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Rachel Hollis, of Girl, Wash Your Face fame, has apologized after comparing herself to Harriet Tubman.
Rachel Hollis. Photo: Nicholas Hunt/Getty Images Since her book Girl, Wash Your Face became an immediate blockbuster in early 2018, dominating best-seller lists for much of the year, Rachel Hollis’s profile has risen meteorically. The 38-year-old blogger turned self-help guru, motivational speaker, and author has amassed millions of followers, launched podcasts and conferences, landed prominent speaking engagements — including on Oprah’s 2020 Vision: Your Life in Focus tour — and written a follow-up best-selling book, Girl, Stop Apologizing.
But she’s also garnered significant backlash. Her brand — which is rooted in her belief that only you are responsible for your happiness — has been panned as the embodiment of “toxic positivity” and startlingly tone-deaf. She also tends to be egregiously lax when it comes to attributing quotes, which has led to numerous accusations of plagiarism, including of an iconic Maya Angelou line. Most recently, she came under fire for comparing her own struggle as an “unrelatable woman” to that of Harriet Tubman.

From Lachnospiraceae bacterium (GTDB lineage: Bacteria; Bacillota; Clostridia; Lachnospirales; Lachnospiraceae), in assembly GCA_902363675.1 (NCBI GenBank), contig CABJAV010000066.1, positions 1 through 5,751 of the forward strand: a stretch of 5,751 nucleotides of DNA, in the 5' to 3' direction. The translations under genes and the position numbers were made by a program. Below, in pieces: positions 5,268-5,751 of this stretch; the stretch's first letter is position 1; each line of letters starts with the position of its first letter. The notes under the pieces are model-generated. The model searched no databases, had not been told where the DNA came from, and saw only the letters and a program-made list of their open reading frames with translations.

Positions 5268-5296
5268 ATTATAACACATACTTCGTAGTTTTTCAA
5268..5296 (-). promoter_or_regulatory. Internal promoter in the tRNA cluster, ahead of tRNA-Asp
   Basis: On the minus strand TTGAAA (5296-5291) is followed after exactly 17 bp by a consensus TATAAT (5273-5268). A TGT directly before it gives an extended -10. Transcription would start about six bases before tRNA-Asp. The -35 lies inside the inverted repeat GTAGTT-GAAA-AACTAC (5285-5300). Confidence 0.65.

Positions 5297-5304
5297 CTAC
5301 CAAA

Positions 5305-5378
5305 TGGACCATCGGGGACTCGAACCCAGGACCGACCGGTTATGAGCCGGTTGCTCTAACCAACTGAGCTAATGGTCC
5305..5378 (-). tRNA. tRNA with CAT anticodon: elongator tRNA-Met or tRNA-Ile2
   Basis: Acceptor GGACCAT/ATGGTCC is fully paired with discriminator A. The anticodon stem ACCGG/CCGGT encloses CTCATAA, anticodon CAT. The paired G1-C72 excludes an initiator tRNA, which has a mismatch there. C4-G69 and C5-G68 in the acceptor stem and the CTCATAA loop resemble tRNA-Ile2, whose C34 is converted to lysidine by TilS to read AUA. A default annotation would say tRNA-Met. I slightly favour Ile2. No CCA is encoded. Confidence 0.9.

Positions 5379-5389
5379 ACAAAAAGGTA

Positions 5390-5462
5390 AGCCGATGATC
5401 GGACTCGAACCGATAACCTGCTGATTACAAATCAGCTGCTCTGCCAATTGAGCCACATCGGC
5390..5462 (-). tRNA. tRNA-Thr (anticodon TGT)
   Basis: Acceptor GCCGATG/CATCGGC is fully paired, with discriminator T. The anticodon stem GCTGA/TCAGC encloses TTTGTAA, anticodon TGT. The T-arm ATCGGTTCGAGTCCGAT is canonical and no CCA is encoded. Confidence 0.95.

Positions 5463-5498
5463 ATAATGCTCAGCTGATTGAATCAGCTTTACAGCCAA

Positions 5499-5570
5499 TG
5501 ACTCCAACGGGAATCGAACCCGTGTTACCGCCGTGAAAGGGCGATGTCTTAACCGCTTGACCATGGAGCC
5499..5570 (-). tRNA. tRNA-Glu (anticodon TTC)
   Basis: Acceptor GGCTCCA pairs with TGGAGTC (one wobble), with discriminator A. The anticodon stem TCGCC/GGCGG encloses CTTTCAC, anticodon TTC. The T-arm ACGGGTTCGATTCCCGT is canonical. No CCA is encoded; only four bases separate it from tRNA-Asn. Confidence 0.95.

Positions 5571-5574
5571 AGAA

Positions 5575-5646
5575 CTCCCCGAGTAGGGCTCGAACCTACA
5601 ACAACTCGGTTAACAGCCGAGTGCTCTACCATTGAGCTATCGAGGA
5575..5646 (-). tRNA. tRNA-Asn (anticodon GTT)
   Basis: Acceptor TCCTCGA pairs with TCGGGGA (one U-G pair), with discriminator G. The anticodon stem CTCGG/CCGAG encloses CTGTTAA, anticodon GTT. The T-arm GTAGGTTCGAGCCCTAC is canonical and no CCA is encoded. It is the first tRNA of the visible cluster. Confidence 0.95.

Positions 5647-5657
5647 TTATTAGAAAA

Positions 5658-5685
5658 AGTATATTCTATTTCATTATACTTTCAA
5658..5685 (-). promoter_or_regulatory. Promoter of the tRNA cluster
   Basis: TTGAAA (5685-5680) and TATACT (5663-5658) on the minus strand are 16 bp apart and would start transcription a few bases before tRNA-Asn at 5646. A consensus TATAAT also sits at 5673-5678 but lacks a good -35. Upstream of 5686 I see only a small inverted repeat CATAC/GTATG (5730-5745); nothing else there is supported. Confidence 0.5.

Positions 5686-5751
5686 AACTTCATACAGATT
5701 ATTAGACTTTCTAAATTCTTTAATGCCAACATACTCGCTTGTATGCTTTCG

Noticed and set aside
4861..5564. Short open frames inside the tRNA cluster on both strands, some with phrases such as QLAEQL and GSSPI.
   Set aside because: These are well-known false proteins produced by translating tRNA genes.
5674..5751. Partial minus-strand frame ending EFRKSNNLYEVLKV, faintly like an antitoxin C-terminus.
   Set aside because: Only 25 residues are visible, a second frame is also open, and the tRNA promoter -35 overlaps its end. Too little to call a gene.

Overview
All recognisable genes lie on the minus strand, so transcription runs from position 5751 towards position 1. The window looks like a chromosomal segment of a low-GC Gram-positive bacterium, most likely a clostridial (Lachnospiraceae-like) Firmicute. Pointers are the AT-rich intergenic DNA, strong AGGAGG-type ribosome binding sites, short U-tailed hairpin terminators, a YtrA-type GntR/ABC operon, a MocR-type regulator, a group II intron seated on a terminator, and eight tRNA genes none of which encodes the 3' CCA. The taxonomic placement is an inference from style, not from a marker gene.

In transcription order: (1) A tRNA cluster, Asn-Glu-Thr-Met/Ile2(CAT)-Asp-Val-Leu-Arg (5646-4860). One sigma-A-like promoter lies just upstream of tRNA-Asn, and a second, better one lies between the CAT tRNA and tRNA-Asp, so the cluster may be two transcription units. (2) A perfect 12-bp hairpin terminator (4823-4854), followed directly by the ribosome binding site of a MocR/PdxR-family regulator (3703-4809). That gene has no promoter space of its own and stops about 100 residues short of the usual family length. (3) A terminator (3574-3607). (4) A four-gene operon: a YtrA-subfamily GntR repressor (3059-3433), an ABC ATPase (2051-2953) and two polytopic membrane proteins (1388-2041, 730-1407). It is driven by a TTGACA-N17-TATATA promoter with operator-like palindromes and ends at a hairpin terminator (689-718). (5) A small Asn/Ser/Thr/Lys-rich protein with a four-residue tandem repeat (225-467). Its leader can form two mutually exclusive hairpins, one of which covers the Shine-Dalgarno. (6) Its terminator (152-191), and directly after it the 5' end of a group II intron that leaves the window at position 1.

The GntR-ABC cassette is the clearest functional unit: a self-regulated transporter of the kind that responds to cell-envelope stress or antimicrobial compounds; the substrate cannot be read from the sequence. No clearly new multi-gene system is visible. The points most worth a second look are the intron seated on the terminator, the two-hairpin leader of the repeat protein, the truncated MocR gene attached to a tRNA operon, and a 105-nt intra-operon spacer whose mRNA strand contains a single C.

Let’s unpack the phenomenon that is Rachel Hollis.
She’s faced sharp criticism for preaching “toxic positivity” and ignoring systemic oppression. At the center of Hollis’s messaging is the conviction that if you simply “choose positivity,” you can change the material conditions of your life to become a happier, more fulfilled being. She lays out this principle in the intro of Girl, Wash Your Face: “You, and only you, are ultimately responsible for how happy you are.”
Published under a Christian imprint, Girl, Wash Your Face sold more copies in 2018 than books by James Comey and Reese Witherspoon, performing particularly well in the South and the Midwest. According to the Washington Post, which characterized Hollis as “Goop for red-state women,” her “most ardent devotees are mothers and female entrepreneurs.”
But Hollis’s “pull yourself up by your bootstraps” messaging has faced sharp criticism — especially among those who call out her lack of self-awareness when it comes to privilege. As Laura Turner writes in a BuzzFeed feature, “Hollis doesn’t address the possibility that for some people, obstacles to happiness are outside their control. And it is proof of her hard-earned privilege that she doesn’t have to.” Rather than acknowledge the myriad, often compounding structural factors that hinder women — and in particular, women of color — from attaining security and happiness, Hollis preaches a gospel steeped in self-reliance and self-determination.